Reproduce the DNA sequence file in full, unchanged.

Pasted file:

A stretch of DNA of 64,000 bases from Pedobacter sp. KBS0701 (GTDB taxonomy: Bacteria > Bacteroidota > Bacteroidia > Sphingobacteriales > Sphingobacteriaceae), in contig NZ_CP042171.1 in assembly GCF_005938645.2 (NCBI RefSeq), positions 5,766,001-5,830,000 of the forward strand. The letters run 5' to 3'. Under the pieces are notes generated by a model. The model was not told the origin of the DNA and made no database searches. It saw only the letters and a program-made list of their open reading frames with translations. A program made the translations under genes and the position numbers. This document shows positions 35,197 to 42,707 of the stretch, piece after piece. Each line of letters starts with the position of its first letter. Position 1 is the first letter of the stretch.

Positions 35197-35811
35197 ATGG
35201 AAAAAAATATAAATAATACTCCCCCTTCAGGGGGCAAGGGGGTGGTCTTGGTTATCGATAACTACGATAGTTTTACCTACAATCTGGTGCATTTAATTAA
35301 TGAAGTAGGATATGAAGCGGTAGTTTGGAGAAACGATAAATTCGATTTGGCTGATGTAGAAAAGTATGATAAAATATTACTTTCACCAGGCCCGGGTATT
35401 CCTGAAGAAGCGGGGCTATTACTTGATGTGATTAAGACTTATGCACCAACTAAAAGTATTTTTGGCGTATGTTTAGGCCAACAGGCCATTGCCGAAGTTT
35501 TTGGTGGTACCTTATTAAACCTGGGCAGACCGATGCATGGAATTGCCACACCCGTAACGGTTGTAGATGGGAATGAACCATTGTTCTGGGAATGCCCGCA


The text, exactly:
A stretch of DNA of 64,000 bases from Pedobacter sp. KBS0701 (GTDB taxonomy: Bacteria > Bacteroidota > Bacteroidia > Sphingobacteriales > Sphingobacteriaceae), in contig NZ_CP042171.1 in assembly GCF_005938645.2 (NCBI RefSeq), positions 5,766,001-5,830,000 of the forward strand. The letters run 5' to 3'. Under the pieces are notes generated by a model. The model was not told the origin of the DNA and made no database searches. It saw only the letters and a program-made list of their open reading frames with translations. A program made the translations under genes and the position numbers. This document shows positions 35,197 to 42,707 of the stretch, piece after piece. Each line of letters starts with the position of its first letter. Position 1 is the first letter of the stretch.

Positions 35197-35811
35197 ATGG
35201 AAAAAAATATAAATAATACTCCCCCTTCAGGGGGCAAGGGGGTGGTCTTGGTTATCGATAACTACGATAGTTTTACCTACAATCTGGTGCATTTAATTAA
35301 TGAAGTAGGATATGAAGCGGTAGTTTGGAGAAACGATAAATTCGATTTGGCTGATGTAGAAAAGTATGATAAAATATTACTTTCACCAGGCCCGGGTATT
35401 CCTGAAGAAGCGGGGCTATTACTTGATGTGATTAAGACTTATGCACCAACTAAAAGTATTTTTGGCGTATGTTTAGGCCAACAGGCCATTGCCGAAGTTT
35501 TTGGTGGTACCTTATTAAACCTGGGCAGACCGATGCATGGAATTGCCACACCCGTAACGGTTGTAGATGGGAATGAACCATTGTTCTGGGAATGCCCGCA